What's a Ferrari test driver's day like?

Raffaele de Simone has the best job in the world
by TopGear.com | Feb 9, 2017


Alarm goes off, quickly followed by the rest of several espressos. I’m off to Maranello to do every schoolboy’s dream job—drive Ferraris. Obviously there’s more to it than just driving for the sheer fun of it—I have to give the okay to every area that influences the dynamic performance and functional aspects of all the new models.


I arrive at the Vehicle Experimentation Facility. Time for another espresso before the morning briefing with my group of development drivers: reviews, planning, training, authorizations, permits, paperwork. Just like any other job, really.


Third espresso, then it’s time to see whether my checklist of activities for the day is feasible (rarely) or if any problems arose overnight while the guys in the workshop were preparing the car.


A pretest briefing is done in front of the prototype rather than on computer, as you need to touch it. The data I can look at after the test drive—I want to get into the car without any preconceptions and with my objectives clear in my head.

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An hour of testing. The route is selected to suit the car and is usually on the track at Fiorano or in the hills south of Ferrari. It could be tires, brakes, sound, NVH, ergonomics, engine, aerodynamics or transmission. I have nothing to do with the styling. If I was only thinking in terms of my role, then you’d get a Ferrari that was truly ugly to look at, but brilliant to drive.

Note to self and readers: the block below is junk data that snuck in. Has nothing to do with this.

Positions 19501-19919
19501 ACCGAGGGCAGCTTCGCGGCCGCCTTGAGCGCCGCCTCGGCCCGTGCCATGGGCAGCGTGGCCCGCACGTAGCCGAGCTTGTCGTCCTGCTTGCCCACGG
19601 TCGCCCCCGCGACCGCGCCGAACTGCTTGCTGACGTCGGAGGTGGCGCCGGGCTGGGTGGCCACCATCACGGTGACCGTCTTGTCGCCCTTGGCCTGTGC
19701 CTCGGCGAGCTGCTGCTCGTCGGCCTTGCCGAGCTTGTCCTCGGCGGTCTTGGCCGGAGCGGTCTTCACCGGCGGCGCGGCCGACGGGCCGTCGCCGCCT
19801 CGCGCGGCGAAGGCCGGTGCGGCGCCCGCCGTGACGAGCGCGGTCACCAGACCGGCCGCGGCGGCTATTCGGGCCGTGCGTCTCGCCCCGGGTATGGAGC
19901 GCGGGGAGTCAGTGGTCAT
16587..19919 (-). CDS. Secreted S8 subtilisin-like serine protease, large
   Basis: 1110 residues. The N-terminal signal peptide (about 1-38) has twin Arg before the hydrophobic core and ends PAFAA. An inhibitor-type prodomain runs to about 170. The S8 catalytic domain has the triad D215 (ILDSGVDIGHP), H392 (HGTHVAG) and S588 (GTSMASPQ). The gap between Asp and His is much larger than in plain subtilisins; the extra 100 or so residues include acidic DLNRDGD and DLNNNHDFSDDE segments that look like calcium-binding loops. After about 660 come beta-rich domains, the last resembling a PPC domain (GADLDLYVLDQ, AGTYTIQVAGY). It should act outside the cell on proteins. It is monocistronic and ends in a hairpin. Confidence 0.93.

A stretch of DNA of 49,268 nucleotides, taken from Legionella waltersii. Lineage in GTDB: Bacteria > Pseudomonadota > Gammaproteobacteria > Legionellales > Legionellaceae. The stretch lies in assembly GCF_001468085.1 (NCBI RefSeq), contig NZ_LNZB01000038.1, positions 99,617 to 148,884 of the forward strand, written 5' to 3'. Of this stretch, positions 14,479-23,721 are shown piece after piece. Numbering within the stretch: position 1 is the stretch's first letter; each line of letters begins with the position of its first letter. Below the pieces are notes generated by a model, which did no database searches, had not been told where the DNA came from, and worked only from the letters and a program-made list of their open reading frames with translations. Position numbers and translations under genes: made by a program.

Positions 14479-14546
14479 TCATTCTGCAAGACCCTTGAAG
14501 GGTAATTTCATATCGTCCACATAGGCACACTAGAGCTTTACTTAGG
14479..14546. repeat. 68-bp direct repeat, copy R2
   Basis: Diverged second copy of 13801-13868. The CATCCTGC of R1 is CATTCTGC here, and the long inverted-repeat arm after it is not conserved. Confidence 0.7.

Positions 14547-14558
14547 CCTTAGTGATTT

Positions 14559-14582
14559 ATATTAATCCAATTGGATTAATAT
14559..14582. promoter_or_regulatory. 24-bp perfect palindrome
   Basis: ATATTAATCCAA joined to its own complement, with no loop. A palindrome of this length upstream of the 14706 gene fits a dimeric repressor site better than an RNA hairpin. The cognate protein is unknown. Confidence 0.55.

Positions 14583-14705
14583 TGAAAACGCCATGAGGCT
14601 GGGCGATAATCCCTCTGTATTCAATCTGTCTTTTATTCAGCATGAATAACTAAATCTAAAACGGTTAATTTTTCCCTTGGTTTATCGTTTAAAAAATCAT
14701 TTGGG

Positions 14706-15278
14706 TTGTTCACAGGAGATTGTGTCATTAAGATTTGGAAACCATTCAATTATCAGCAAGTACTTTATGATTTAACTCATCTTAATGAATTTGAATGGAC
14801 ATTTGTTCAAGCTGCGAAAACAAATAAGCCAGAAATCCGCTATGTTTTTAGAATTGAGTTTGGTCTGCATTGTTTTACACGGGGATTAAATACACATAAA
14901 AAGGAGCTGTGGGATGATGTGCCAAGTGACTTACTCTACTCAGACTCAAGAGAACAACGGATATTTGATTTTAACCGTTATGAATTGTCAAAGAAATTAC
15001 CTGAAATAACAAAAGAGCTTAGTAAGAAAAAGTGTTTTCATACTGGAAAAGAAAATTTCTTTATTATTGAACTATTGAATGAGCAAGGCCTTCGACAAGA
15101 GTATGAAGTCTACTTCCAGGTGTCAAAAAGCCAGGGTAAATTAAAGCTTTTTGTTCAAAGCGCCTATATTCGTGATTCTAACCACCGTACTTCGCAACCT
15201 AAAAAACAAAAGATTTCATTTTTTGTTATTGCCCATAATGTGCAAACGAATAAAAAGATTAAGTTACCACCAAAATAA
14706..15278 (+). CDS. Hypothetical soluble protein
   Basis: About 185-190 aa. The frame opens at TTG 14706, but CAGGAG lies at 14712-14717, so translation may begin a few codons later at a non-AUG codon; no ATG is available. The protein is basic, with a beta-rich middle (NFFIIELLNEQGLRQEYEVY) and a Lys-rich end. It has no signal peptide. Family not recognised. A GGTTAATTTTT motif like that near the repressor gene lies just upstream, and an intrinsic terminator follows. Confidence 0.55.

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Meeting with some of the technicians working on the upcoming HMI (human machine interface) architecture, bodyshell, electronic and electrical systems, such as the dash and steering wheel, which does more than just turn the wheels nowadays.


The boring bit: inputting the written feedback from the earlier test to the server.


The exciting bit: lunch.


I skim through my urgent emails and try to avoid the temptation of yet another espresso.


Visit the Prototype Construction Department, a kind of racing division where the prototypes and mules are assembled. This is where we do the ergonomics testing on the static interior bucks—analyzing the latest iterations of components and the distances between all the various interior elements.

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Second test drive. There isn’t much traffic at this time of the afternoon, so it’s a good opportunity to use the notoriously pockmarked roads around Maranello for suspension development.


Every few days, I travel further afield for the tests that can’t be done at Fiorano. Imola, Mugello, Balocco, the Nurburgring, or even further to more exotic locations like Finland or Patagonia.


Meet the team who are already there and have unloaded the cars from the truck. We have a briefing about the next day’s activities, then dinner.


Collapse into bed.

NOTE: This article first appeared on TopGear.com. Minor edits have been made. 


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